The social unrest in Hong Kong in the last few years has much to do with Hong Kong people failing to understand the political system on the Chinese mainland. As Prof. Lau Siu-kai’s recent article in China Daily pointed out, “The oppositionists in Hong Kong have been arguing vociferously and wrongly that only with the end of the rule of CCP will Hongkongers be able to really enjoy a high degree of autonomy and have their freedoms, rights and rule of law protected”. Many people still think that only a popularly elected government has legitimacy. Unfortunately, the political propaganda of the West has indeed gained the upper hand, and many youngsters have even resorted to violence attempting a “revolution” to “free” Hong Kong from “Chinese rule”.
In an earlier article I pointed out that even though we all subscribe to the same universal values, people do have different judgments on how to achieve such universal values as equality and freedom. Unfortunately, the Universal Declaration of Human Rights confused means with ends, and effectively dictates the Western form of political system based on the ballot box as a basic human right and a universal value. Developments around the world over the past half-century have alerted many objective observers that multi-party ballot box politics may not necessarily serve the best interests of the people. Jason Brennan’s two books The Ethics of Voting, and Against Democracy, argue that “(electoral) democracy is the rule of the ignorant and the irrational, and it all too often falls short”, and that “a wide range of social science research shows that political participation and democratic deliberation actually tend to make people worse — more irrational, biased, and mean” (excerpts from a review). “Thus epistocracy, i.e., the rule of the knowledgeable, may be better than democracy”. In Democracy in America?: What Has Gone Wrong and What We Can Do About It, authors Benjamin Page and Martin Gilens “marshal an unprecedented array of evidence to show that while other countries have responded to a rapidly changing economy by helping people who’ve been left behind, the United States has failed to do so. Instead, we have actually exacerbated inequality, enriching corporations and the wealthy while leaving ordinary citizens to fend for themselves.”
How did China achieve all this when the rest of the world is struggling? Hong Kong people need to learn that China’s CCP-led political system and strong leadership has played a key role in all this
Whereas ballot box democracy has not served people well, China’s system of meritocracy has worked wonders. Not only has it delivered 750 million to 850 million people from extreme poverty in the past 40 years, ensured people’s rights to adequate food and clothing, and protected people’s needs for health care, housing, and education; it has also achieved continuous growth at truly impressive rates without any major economic crises. In the past decade, China has also devoted a lot of effort in protecting the environment and the ecological system. China has built excellent infrastructure: It boasts the world’s largest speed rail network, the world’s most impressive network of highways and roads, the world’s tallest and longest bridges. China has brought electric power and tap water to the remotest human settlement in the country. China, with a population of 1.4 billion, is the only big country that succeeded in containing the COVID-19 epidemic, thus protecting the lives of its people. China has become not only “the factory of the world” but also a top innovator in modern science and technology. China’s life expectancy has been rising rapidly, thanks to greatly improved public hygiene, a low crime rate, and inclusive economic growth. Equally important is that China has not waged a war against any country, and instead of bullying other countries, through the Belt and Road Initiative is helping many other countries to build a better future.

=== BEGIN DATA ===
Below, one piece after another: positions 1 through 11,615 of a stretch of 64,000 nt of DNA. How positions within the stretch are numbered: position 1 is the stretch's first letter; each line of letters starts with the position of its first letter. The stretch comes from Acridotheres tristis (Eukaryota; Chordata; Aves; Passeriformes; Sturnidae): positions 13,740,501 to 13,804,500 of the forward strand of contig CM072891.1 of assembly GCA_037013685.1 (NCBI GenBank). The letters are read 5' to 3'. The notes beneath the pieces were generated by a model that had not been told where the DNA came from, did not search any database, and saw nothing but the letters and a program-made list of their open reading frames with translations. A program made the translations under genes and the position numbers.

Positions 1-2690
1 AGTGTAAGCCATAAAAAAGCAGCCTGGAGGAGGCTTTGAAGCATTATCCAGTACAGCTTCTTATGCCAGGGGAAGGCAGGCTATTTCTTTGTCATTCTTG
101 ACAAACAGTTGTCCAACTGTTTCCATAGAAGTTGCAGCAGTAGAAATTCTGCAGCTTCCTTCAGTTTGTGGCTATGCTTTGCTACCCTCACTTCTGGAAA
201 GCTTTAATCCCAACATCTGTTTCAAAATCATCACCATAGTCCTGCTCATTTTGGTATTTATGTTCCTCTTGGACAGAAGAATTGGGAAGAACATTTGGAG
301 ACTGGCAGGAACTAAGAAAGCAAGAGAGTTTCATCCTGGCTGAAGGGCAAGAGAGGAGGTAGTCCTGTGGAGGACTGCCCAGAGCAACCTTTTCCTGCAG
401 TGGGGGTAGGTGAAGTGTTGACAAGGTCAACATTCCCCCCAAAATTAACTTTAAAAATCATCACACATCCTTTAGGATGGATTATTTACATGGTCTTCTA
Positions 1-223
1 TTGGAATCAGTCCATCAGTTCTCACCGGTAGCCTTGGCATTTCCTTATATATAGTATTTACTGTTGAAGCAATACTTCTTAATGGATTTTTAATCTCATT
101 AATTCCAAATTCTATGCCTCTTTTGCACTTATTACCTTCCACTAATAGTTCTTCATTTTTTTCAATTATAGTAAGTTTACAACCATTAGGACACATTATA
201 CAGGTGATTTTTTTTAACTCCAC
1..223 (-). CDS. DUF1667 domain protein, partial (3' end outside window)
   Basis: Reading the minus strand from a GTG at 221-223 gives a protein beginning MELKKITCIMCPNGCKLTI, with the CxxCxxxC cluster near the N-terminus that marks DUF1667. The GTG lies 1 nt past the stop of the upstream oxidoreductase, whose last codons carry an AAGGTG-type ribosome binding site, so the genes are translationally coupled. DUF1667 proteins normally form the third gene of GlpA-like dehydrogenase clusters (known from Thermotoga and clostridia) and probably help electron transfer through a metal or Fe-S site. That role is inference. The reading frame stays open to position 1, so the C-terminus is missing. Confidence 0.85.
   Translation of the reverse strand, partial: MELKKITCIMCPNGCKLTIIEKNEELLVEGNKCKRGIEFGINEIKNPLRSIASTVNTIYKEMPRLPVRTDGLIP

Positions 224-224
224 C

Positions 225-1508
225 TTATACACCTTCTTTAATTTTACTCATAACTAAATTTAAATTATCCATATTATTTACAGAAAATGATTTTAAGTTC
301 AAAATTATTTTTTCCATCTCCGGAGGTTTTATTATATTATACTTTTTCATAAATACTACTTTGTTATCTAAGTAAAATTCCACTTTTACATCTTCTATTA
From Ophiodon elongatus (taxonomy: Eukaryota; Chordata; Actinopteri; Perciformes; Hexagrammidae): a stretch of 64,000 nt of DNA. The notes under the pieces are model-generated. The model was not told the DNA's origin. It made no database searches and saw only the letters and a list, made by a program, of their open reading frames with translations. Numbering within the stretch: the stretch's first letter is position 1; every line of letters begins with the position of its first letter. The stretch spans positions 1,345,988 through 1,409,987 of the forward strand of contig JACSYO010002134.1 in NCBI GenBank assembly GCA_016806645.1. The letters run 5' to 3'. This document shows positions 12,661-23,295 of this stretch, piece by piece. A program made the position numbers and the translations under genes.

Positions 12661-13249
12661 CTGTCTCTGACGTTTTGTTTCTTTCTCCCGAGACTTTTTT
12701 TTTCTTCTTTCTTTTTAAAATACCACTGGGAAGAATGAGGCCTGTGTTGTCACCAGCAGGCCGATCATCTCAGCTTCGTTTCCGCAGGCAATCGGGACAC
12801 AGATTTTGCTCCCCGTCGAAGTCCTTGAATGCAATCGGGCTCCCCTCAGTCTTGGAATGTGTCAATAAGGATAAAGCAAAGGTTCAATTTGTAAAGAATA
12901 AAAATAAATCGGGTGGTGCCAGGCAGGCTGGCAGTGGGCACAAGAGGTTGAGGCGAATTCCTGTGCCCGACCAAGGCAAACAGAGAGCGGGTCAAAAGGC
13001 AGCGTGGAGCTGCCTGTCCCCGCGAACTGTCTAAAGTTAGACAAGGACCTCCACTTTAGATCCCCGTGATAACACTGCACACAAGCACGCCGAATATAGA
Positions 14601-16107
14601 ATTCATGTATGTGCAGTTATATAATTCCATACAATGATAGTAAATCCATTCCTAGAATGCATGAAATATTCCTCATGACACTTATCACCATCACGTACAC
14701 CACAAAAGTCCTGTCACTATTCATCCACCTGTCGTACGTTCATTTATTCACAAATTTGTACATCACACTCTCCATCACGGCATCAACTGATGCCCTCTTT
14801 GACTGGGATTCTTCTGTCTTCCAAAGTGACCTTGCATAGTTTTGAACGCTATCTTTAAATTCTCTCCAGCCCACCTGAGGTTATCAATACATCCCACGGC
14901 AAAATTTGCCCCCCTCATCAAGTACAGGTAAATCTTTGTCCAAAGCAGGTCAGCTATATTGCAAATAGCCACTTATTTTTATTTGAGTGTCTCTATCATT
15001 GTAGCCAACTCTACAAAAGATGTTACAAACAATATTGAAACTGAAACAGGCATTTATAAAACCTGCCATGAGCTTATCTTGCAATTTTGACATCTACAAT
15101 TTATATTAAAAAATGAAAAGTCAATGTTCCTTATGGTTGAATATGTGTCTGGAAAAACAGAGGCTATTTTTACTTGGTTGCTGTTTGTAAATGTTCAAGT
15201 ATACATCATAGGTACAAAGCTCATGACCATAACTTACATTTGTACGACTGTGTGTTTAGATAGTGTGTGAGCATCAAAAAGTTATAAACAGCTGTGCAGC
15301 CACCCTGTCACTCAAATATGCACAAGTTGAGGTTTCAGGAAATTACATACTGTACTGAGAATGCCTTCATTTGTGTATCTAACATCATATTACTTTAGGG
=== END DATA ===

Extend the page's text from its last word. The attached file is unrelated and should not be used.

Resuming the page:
How did China achieve all this when the rest of the world is struggling? Hong Kong people need to learn that China’s CCP-led political system and strong leadership has played a key role in all this. Some people say it is authoritarian because the entire country has to follow what the Party dictates. But the CCP never makes policies in a vacuum and then dictates it to the country. Major policy initiatives are typically first subject to consultation and then experimented in trials before they are implemented. Moreover, there has been a peaceful transition of the leadership for decades, with new leaders being chosen against contenders’ track records and qualifications. Although leadership at the top is not based on the popular vote, even grassroots factory workers have managed to rise to the very top. For example, Politburo Standing Committee member Wang Yang was a factory worker, and Vice-Premier Han Zheng was a warehouse worker. So in a very substantive sense, the Chinese do have equal political rights which cannot be inherited. Today the CCP has more than 90 million members, and since Deng Xiaoping advised that whatever works well is a good policy, the CCP is not beholden to any ideology in policymaking. In any case, the CCP does not belong to any one or any group. It belongs to all the Chinese people.
If the CCP-led political system has proven to serve the country well, we need to protect it. There is no problem in criticizing a particular policy, but subverting the CCP-led political system will only bring chaos and hardships to our countrymen.
The author is a senior research fellow at Pan Sutong Shanghai-Hong Kong Economic Policy Research Institute, Lingnan University.
The views do not necessarily reflect those of China Daily.
HONG KONG NEWS